6. Ashley NT, Weil ZM, Nelson, RJ. Inflammation: Mechanisms, costs, and natural variation. Annu Rev Ecol Evol Syst. 2012;43:385-406. doi: 10.1146/annurev-ecolsys-040212-092530.
7. Kim J, Amar S. Periodontal disease and systemic conditions: a bidirectional relationship. Odontology. 2006;94(1):10-21.
8. Fifer KM, Qadir S, Subramanian S, et al. Positron emission tomography measurement of periodontal 18F-fluorodeoxyglucose uptake is associated with histologically determined carotid plaque inflammation. J Am Coll Cardiol. 2011;57(8):971-976. doi: 10.1016/j.jacc.2010.09.056.
9. Yu XH, Fu YC, Zhang DW, Yin K, Tang CK. Foam cells in atherosclerosis. Clin Chim Acta. 2013;424:245-252. doi: 10.1016/j.cca.2013.06.006.
10. Bale BF, Doneen AL, Vigerust DJ. High-risk periodontal pathogens contribute to the pathogenesis of atherosclerosis. Postgrad Med J. Published online first: November 29, 2016. doi:10.1136/postgradmedj- 2016-134279. 2016;0:1-6.
11. Bik EM, Long CD, Armitage GC, et al. Bacterial diversity in the oral cavity of 10 healthy individuals. ISME J. 2010;4(8):962-974. doi: 10.1038/ismej.2010.30.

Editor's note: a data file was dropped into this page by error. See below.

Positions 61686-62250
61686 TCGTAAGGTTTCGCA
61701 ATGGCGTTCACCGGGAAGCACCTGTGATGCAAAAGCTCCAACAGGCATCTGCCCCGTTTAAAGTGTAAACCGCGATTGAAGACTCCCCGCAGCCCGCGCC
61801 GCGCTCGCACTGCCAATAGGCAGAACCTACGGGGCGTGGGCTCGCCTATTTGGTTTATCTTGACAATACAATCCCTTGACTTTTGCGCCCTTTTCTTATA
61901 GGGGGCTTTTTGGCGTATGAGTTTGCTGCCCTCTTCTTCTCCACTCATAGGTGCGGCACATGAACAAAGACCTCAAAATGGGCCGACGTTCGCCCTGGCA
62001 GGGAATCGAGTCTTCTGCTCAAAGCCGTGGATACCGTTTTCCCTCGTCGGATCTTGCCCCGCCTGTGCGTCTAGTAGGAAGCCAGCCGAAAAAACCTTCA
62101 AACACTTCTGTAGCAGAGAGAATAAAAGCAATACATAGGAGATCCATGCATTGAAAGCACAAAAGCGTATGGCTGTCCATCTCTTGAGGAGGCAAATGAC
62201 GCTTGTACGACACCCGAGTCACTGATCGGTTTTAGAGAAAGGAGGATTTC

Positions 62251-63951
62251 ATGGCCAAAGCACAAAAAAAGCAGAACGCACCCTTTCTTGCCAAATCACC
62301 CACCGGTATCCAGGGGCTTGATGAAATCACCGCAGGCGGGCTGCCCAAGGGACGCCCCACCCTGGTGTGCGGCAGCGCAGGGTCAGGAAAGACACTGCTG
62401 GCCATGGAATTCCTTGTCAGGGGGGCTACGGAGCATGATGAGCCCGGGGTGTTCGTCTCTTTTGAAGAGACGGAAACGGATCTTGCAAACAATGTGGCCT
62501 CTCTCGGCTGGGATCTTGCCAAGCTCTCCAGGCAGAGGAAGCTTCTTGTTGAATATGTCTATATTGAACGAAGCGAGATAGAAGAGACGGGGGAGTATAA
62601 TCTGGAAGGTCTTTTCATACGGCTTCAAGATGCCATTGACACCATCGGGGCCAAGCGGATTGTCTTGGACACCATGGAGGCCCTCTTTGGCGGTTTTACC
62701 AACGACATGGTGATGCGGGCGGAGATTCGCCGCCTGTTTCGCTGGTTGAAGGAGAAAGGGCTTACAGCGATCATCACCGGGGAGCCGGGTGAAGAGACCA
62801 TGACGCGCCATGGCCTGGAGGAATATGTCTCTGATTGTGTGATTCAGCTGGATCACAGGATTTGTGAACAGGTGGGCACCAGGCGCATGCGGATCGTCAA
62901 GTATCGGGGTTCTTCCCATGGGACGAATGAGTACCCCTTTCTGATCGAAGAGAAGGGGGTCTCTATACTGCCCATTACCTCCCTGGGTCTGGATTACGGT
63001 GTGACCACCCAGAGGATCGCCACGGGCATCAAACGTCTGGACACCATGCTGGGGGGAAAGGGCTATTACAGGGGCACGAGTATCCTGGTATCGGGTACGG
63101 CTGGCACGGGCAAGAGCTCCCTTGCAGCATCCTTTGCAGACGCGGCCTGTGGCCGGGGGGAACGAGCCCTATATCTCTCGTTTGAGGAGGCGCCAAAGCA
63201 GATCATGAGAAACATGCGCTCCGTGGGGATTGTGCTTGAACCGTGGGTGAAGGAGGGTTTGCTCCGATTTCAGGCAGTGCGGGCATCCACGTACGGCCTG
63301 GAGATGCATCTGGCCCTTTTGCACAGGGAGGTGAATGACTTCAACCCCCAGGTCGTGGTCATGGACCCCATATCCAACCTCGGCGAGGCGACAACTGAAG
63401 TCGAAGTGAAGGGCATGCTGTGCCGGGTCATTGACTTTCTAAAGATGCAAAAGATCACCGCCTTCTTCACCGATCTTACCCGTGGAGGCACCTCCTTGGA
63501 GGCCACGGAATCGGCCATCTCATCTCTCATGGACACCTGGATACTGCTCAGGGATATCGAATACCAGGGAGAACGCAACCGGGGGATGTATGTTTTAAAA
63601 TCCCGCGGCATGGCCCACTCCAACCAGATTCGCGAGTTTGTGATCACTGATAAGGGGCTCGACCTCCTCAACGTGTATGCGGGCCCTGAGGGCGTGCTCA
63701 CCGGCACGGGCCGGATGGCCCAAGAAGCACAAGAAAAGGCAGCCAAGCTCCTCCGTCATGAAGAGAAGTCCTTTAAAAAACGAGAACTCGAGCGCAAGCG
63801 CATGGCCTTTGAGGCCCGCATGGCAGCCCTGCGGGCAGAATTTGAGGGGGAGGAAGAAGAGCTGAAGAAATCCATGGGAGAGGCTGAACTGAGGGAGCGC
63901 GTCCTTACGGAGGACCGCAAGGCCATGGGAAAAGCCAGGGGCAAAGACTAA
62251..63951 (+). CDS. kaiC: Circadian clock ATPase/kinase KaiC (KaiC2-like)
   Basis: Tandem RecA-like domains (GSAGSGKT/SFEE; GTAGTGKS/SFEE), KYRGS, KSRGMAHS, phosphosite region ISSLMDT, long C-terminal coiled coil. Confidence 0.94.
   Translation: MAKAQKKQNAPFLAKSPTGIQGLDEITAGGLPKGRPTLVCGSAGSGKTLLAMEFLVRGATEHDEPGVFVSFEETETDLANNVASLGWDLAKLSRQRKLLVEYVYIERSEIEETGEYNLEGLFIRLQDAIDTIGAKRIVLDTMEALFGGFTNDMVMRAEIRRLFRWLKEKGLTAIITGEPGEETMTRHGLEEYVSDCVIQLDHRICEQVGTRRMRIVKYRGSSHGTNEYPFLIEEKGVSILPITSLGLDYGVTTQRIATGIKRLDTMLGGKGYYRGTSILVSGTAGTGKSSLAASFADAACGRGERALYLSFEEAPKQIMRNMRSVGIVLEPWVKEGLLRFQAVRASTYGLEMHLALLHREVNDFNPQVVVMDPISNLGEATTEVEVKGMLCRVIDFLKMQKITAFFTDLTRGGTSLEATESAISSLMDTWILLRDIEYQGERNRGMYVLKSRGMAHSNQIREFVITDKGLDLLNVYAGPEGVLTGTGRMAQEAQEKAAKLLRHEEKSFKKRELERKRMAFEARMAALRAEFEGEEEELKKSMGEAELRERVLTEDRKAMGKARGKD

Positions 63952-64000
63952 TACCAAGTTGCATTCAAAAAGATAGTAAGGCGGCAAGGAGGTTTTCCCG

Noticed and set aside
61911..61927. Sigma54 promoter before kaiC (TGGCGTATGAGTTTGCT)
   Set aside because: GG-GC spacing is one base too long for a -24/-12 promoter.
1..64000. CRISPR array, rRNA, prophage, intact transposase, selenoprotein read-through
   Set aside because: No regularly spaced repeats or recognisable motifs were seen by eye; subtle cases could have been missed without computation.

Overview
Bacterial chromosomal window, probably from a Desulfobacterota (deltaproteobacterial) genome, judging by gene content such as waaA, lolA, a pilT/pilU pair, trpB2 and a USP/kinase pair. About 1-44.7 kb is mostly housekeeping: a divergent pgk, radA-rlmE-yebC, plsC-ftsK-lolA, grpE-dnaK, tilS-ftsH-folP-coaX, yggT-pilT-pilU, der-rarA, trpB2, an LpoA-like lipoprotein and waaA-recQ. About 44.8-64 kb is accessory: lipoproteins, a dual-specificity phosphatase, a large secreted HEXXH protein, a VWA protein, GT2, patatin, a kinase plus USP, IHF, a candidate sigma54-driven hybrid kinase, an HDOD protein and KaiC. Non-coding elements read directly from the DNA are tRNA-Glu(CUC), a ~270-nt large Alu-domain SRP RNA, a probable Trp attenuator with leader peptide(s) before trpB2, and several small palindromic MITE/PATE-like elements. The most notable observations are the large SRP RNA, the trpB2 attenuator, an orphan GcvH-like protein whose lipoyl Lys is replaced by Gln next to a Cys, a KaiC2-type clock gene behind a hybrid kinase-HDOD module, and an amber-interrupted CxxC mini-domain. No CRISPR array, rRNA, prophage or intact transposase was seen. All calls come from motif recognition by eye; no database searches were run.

12. Guthmiller JM, Novak KF. Periodontal diseases. In: Brogden KA, Guthmiller JM, eds. Polymicrobial Diseases. Washington, DC: ASM Press; 2002: Chapter 8. Available from: http://www.ncbi.nlm.nih.gov/books/NBK2496/.
13. Gurenlian JR. Inflammation: the relationship between oral health and systemic disease. Access. 2006;20(Suppl).
14. Ross PE. Invaders and the body’s defenses: Gum disease illustrates how local infections may have systemic consequences. In: Scientific American Presents Oral and Whole Body Health. New York, NY; 2006:6-11. http://chfs.ky.gov/NR/rdonlyres/2010A378-30BE-4148-888A-7FCF293B51BE/0/OralHealthOsteoporosisSeepg3637.pdf. Accessed August 24, 2017.
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16. Miles B, Abdel-Ghaffar KA, Gamal AY, Baban B, Cutler CW. Blood dendritic cells: ‘canary in the coal mine’ to predict chronic inflammatory disease? Front Microbiol. 2014;5:6. doi: 10.3389/fmicb.2014.00006.
17. American Dental Hygienists’ Association Policy Manual. American Dental Hygienists’ Association. Chicago, IL: American Dental Hygienists’ Association; 2016. www.adha.org/resources-docs/7614_Policy_Manual.pdf. Published 2016. Accessed August 24, 2017.
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19. Whitney C. It is time to bridge the cosmetic-systemic gap. J Cosmetic Dent. 2014;30(2):88-89/144.